Skip to content
Evaluation code and results for our paper "Parametrized Complexity of Virtual Network Embeddings: Dynamic & Linear Programming Approximations" published in ACM CCR 2019.
Branch: master
Clone or download
Fetching latest commit…
Cannot retrieve the latest commit at this time.
Type Name Latest commit message Commit time
Failed to load latest commit information.


This repository contains the evaluation code as well as the raw results presented in our published in the ACM Computer Communication Review Journal [1].

The implementation of the respective algorithms can be found in our separate python packages:

  • alib, providing for example the data model and the Mixed-Integer Program for the classic multi-commodity formulation, as well as
  • vnep_approx, providing novel Linear Programming formulations, specifically the one based on the Dyn-VMP algorithm, as well as our proposed Randomized Rounding algorithms.
  • evaluation_ifip_networking_2018, providing the base line LP solutions for our runtime comparison.


  • The folder evaluation_acm_ccr_2019 contains the actual python package, which can be easily installed using the provided A more detailed explanation of the provided functionality can be found below.
  • The folder sample contains minimal samples for the three different evaluations presented in [1]:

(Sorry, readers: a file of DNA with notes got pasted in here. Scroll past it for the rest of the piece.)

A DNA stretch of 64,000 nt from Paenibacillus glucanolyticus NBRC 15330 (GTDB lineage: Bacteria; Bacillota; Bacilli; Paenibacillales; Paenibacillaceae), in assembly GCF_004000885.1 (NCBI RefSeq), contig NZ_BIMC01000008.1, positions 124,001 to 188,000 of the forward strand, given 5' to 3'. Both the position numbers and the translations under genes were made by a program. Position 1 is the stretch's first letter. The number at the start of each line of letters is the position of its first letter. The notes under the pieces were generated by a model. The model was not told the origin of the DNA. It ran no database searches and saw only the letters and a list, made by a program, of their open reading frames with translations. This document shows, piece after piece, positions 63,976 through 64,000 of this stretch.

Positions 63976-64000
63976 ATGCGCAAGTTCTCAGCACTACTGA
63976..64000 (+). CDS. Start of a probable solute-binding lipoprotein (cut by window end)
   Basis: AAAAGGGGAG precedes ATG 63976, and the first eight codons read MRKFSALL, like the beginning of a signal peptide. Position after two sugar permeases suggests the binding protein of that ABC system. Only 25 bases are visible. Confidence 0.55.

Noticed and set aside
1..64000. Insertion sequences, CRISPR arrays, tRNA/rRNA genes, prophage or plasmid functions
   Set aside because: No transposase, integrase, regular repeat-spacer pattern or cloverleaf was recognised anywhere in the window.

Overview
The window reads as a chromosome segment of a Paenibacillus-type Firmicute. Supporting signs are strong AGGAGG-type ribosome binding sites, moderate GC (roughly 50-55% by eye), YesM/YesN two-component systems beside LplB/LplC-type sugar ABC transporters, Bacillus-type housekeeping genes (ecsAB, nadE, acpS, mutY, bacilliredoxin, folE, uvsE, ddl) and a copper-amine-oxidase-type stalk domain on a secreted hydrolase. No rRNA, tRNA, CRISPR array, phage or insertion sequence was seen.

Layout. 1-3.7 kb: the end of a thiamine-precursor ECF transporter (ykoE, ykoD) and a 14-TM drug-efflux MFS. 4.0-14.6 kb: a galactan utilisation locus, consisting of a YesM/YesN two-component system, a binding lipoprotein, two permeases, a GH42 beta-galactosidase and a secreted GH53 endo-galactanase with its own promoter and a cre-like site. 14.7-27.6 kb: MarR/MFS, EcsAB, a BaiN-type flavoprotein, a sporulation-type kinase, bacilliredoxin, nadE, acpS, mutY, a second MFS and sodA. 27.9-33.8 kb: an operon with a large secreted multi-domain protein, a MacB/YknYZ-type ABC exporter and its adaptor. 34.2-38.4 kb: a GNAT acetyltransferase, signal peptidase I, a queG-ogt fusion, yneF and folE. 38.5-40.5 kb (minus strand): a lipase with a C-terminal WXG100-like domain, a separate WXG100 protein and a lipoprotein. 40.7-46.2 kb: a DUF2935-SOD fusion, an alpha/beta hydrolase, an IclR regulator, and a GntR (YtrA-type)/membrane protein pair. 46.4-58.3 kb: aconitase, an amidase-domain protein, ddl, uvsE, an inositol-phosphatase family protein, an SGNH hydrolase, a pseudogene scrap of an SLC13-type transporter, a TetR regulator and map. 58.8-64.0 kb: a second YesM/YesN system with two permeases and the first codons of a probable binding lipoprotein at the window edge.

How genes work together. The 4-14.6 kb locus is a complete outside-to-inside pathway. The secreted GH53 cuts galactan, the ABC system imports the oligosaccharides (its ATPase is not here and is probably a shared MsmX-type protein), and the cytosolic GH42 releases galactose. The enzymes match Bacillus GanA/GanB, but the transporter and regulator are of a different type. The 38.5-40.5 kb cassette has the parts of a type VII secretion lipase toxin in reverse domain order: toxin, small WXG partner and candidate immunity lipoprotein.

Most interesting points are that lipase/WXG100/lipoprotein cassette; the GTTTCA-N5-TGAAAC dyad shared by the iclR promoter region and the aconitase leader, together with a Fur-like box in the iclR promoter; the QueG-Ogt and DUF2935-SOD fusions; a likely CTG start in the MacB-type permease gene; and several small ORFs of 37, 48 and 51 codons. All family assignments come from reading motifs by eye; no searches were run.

• sample/runtime_comparison_cactus_lp_vs_separation_dynvmp provides all configuration files and executable bash-scripts to generate scenarios (using cactus requests), run the cactus LP and the separation LP, and compare the runtimes.
    • sample/runtime_comparison_cactus_lp_vs_separation_dynvmp provides all configuration files and executable bash-scripts to generate random graph, run Tamaki's algorithm to compute the treewidth (exactly), and to evaluate the runtimes and the treewidth.
    • sample/vine_vs_randround provides all configuration files and executable bash-scripts to generate requests of varying treewidth, run vine and the randomized rounding heuristics, and compare the performance of the found solutions. Due to the size of the respective pickle files of the actual data, these files are not contained in the repository directly, but are contained in the releases of this repository.


[1] Matthias Rost, Elias Döhne, Stefan Schmid: Parametrized Complexity of Virtual Network Embeddings: Dynamic & Linear Programming Approximations. ACM CCR January 2019

Dependencies and Requirements

The vnep_approx library requires Python 2.7. Required python libraries: gurobipy, numpy, cPickle, networkx , matplotlib, alib, vnep-approx, and evaluation-ifip-networking-2018.

Gurobi must be installed and the .../gurobi64/lib directory added to the environment variable LD_LIBRARY_PATH.

Furthermore, we use Tamaki's algorithm presented in his paper at ESA 2017 to compute tree decompositions (efficiently). The corresponding GitHub repository TCS-Meiji/PACE2017-TrackA must be cloned locally and the environment variable PACE_TD_ALGORITHM_PATH must be set to point the location of the repository: PACE_TD_ALGORITHM_PATH="$PATH_TO_PACE/PACE2017-TrackA".